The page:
The number of empty homes across Central Lancashire has fallen almost 13 per cent since last year.
Latest figures show there were 1,943 homes classified as being empty for more than six months in Preston, South Ribble and Chorley, compared with 2,228 in October 2013.
The biggest decrease was in South Ribble, where numbers fell from 588 to 371 – a decrease of nearly 37 per cent.
In Preston, the number fell from 1,110 in 2013 to 1,061 this year, and in Chorley the number fell from 530 to 511.
Coun Cliff Hughes of South Ribble Council, said the issue of empty homes has been a high priority for the council.
He said: “We’ve done a range of work with housing associations, community groups, charities, landlords and property owners, and I’m very grateful for all their efforts, which are clearly paying off. We also added to our toolkit earlier this year, by removing some council tax exemptions for empty properties.
“We have given ourselves options so we can take the most appropriate action, whether that is through our empty homes grant programme or taking enforcement action where reasonable negotiations fail. I’m also pleased for the neighbours of previously empty houses, because these properties are less likely to attract things like fly-tipping and anti-social behaviour.”
Helen Williams, chief executive of the national campaigning organisation the Empty Homes Agency said: “The number of empty homes has come down in England from a peak in 2008, but with still about 200,000 homes that have been vacant for six or more months, there is a need for continued concerted action at a local and national level.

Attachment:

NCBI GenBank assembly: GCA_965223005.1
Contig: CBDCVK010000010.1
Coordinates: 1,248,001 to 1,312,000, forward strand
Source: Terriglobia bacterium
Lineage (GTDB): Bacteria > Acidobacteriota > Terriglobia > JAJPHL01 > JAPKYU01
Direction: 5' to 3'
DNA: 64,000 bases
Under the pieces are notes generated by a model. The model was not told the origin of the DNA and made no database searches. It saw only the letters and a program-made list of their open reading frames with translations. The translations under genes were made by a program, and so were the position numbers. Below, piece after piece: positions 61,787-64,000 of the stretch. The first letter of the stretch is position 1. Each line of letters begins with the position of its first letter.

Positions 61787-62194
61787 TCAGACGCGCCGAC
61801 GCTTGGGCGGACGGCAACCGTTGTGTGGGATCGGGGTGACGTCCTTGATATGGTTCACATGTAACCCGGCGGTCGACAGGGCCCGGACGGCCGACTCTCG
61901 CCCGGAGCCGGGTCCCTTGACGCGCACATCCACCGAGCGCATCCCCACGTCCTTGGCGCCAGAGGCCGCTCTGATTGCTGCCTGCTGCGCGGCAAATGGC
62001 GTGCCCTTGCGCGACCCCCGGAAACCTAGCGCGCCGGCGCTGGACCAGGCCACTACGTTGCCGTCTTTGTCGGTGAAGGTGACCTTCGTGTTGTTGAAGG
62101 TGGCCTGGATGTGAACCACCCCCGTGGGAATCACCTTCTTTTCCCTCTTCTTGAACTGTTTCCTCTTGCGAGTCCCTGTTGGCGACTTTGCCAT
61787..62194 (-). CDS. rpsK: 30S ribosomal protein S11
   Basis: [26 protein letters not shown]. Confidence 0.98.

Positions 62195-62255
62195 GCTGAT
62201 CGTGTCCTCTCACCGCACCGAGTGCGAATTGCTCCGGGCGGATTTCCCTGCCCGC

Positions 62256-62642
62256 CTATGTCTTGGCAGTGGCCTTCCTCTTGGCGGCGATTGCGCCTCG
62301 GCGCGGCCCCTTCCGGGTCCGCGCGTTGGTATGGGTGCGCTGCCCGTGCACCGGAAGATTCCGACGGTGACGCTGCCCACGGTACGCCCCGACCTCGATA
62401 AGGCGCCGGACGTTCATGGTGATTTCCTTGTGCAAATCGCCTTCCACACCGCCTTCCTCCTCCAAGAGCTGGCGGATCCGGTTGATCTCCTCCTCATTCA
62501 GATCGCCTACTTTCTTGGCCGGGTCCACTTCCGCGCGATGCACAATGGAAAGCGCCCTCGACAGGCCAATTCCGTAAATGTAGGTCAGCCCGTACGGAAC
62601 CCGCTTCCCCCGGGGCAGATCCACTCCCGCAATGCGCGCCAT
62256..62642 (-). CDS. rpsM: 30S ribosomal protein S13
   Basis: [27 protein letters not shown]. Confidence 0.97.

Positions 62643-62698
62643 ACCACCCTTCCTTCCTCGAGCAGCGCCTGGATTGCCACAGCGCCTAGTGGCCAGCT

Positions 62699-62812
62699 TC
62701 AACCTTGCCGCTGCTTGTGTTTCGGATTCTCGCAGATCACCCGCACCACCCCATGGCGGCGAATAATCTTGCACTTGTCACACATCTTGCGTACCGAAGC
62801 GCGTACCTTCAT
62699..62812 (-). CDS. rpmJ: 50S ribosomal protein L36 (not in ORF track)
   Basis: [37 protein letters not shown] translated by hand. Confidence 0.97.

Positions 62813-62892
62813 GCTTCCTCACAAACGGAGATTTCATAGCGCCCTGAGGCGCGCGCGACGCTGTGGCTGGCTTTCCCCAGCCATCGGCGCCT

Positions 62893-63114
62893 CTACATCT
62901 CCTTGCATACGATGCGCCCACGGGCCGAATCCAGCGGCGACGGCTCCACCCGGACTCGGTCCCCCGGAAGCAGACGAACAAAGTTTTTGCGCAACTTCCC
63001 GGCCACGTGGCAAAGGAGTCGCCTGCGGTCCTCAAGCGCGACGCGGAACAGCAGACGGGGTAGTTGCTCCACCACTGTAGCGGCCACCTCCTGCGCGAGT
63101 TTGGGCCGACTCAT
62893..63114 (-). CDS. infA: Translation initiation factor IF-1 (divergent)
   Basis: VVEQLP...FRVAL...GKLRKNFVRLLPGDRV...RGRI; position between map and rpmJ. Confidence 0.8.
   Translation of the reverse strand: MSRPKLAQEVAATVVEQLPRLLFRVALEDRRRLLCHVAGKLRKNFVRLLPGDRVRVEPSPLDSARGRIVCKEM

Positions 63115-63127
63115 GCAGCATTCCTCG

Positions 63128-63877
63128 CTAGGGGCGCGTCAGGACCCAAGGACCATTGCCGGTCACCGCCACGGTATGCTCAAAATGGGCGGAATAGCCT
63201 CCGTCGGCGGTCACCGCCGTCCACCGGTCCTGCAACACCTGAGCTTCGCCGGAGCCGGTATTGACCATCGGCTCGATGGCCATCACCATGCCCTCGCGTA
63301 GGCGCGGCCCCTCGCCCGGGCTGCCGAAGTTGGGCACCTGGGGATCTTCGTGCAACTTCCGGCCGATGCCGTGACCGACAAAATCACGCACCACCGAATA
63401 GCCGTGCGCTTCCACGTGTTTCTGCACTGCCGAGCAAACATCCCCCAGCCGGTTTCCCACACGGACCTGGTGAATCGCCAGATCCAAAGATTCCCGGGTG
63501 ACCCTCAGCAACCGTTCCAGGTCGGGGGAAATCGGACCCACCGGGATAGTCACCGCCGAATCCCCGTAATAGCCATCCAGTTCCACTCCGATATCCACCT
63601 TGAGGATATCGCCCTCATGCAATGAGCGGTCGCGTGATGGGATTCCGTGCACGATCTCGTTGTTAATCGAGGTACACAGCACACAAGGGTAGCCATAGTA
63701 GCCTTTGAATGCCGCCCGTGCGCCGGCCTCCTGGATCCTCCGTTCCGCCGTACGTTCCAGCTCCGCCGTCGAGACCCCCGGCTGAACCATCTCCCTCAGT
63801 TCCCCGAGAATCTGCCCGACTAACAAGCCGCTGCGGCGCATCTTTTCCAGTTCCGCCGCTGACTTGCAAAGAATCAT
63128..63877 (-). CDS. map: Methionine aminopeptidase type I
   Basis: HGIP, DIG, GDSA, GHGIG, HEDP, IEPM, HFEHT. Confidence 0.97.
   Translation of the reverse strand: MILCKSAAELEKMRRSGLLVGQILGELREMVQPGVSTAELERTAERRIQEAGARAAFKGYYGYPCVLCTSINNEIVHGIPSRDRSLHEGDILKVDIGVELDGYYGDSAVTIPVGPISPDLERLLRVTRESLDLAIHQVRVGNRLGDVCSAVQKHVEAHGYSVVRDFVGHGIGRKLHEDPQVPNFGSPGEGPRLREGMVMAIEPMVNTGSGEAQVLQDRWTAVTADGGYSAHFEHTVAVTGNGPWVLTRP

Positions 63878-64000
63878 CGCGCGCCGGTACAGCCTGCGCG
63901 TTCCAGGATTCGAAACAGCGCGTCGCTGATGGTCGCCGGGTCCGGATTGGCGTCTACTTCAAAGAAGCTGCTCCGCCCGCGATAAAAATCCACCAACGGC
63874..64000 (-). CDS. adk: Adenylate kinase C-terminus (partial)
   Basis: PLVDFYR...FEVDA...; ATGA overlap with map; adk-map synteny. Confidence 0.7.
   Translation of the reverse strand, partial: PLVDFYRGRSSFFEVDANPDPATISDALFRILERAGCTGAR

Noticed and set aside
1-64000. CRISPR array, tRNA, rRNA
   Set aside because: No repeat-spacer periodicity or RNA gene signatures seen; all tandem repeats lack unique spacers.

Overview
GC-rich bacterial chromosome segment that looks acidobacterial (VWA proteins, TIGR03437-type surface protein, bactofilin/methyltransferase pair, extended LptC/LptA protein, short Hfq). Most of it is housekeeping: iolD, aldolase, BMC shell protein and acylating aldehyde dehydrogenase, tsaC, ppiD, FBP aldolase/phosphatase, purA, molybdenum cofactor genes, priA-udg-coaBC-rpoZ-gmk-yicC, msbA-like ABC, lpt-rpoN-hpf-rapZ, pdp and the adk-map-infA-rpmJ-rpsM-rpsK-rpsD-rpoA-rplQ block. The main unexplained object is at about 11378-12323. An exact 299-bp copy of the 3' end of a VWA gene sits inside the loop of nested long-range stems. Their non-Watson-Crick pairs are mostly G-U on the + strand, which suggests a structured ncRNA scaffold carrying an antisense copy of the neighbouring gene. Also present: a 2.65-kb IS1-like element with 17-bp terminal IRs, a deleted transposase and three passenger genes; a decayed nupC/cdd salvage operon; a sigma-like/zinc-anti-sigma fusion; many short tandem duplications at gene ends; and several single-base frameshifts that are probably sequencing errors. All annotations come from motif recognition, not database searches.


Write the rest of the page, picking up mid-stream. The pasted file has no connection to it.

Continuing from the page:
“Recent research from the Empty Homes Agency and the Halifax found that 78 per cent of British adults believe the Government should place a higher priority on tackling empty homes.
“Empty homes are such as waste give the scale of the housing crisis in England. With support from government housing investment programmes local authorities can work with other organisations to ensure they are brought back into use for people looking for decent affordable housing in their area.”
Coun John Swindells, cabinet member for planning and regulation at Preston Council, said: “We are committed to providing safe and sustainable communities in which the residents of Preston feel safe and want to live. This involves working with owners of empty properties to get them to a standard suitable for living in for future tena
“The council also works in partnership with Methodist Action North West on a ‘repair and lease’ scheme, a Charitable organizsation who provide loans to owners to assist with the cost of bringing empty properties back into use.
“I am delighted with the fall in numbers within Preston, and it shows what can be done to ease the housing need.”